Scientists bringing the back the extinct Tasmanian tiger (thylacine)

Fusion Powered AI Thylacine is my new Cyberpunk band name.

Actually, that’s not bad… :thinking:


Considering there are still plants out there out of equilibrium from extinctions at the end of the last glaciation, maybe let’s not be so cavalier about habitats moving on, though. They “move on” by other biodiversity being lost, since it takes so much longer to increase again.

I mean, I hope you wouldn’t dismiss efforts to reintroduce extirpated species as “gardening”, would you?

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Science fiction. They have already tried to de-extinct the Christmas Island rat (extinct in the late 19th or early 20th century). And they failed, as it was not possible to recover approximately 5% of the genome of this rat. Several genes related to important functions such as smell and immunity were not recovered. If you can’t make a full recovery, what you’re going to “bring back” won’t be anything like the extinct species. We don’t live in one where the science seen in Jurassic Park is possible (yet).
It is said that the scientists will construct a “detailed” genome of the thylacine and compare it with the mouse-size carnivorous marsupial, “its closest relative”. It is a proposal with limitations. Even so, it will not be possible to obtain 100% of the genetic code of the extinct animal.

Why would it not be possible? This article mentions that worldwide there are 450 samples of Thylacines, i would presume a number of them would have viable genetic material to at least do a full genome sequence.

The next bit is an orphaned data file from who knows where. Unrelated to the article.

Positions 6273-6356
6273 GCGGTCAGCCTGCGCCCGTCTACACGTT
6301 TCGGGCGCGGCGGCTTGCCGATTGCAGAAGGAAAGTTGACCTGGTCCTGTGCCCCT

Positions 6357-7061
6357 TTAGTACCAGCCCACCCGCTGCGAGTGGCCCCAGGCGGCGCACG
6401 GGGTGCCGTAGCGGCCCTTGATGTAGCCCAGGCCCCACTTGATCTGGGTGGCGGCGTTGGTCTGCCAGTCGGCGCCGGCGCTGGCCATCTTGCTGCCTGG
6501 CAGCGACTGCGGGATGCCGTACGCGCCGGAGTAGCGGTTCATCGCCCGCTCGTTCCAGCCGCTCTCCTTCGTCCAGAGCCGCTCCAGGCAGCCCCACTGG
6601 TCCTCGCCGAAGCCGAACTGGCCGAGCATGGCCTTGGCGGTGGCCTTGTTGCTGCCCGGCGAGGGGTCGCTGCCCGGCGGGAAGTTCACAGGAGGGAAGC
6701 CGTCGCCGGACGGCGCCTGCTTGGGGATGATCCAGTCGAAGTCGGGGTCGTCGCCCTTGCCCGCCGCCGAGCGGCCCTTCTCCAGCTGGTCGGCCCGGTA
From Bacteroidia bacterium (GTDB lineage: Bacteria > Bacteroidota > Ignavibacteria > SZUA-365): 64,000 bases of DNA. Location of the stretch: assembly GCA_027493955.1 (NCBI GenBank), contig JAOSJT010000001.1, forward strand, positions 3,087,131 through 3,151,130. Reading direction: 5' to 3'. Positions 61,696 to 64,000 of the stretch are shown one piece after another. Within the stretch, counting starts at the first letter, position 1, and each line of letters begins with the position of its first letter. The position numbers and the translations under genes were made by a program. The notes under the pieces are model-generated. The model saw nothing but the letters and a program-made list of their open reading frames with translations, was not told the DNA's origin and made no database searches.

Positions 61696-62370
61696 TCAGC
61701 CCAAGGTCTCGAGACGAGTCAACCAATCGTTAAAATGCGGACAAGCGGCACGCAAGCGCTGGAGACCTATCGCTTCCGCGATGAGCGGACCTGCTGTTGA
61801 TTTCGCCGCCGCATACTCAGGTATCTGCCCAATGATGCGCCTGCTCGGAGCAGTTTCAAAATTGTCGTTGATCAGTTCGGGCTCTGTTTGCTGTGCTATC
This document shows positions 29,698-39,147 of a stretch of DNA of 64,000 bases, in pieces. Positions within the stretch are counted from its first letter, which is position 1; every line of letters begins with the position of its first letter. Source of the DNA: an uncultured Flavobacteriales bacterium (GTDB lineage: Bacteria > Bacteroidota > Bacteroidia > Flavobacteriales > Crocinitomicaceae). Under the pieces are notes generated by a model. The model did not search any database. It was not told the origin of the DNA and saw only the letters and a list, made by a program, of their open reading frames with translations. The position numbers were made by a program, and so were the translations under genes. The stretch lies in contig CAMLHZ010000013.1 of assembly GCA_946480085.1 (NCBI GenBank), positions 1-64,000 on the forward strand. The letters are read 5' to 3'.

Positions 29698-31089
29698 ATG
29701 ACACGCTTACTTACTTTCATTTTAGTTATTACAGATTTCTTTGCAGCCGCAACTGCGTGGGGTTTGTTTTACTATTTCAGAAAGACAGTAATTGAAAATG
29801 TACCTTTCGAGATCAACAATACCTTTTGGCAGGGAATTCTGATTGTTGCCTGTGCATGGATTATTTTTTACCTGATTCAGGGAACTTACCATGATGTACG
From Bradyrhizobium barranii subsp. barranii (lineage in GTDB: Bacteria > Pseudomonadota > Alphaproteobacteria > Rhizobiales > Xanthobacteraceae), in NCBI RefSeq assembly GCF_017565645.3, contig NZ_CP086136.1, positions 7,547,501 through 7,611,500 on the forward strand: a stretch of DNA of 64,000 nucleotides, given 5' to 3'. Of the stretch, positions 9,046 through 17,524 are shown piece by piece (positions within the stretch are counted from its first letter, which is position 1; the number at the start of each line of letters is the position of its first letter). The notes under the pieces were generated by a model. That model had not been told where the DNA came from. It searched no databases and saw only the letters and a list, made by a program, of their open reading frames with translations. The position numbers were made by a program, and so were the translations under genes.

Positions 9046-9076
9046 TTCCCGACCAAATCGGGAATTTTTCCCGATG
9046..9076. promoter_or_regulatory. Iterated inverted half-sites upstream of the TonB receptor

Bringing back the species is an altogether different challenge

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You mention the thylacine samples, but probably the DNA contained in these samples is fragmented and tiny. It is not possible to assemble these tiny fragments like a jigsaw puzzle. Furthermore, it is not always possible to find out what the order of genes in the reconstructed chromosomes should be. A tiny change and this significantly affects the characteristics of the species. As I said, scientists use the genome of a living species and related to the extinct species… They can get a hybrid, never the purely resurrected species.

From the article:

Specimens from 450 thylacines are in museums around the world. Most are skin and bones, but 13 pouch young (joeys) were preserved in alcohol or formaldehyde. The Melbourne Museum has one so well-preserved that a team led by Andrew Pask at the University of Melbourne announced, in 2017, the successful sequencing of its entire genome. It is the most intact genome obtained for an extinct species

They already have a full genome sequenced

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Scientists also obtained relatively new, well-preserved samples of DNA from the Christmas Island rat. Furthermore, this extinct rat was closely related to the standard brown Norway rat, which scientists used as a “guide”. One of the authors of that study believed that this would be “the best case scenario”. But, as I said above, they failed to recover nearly 5% (4.85%, to be precise) of the Christmas Island rat genome.

It’s one thing for you to sequence the genome. The hard part is editing the genome of living cells belonging to the related species. You face obstacles. See the study below:

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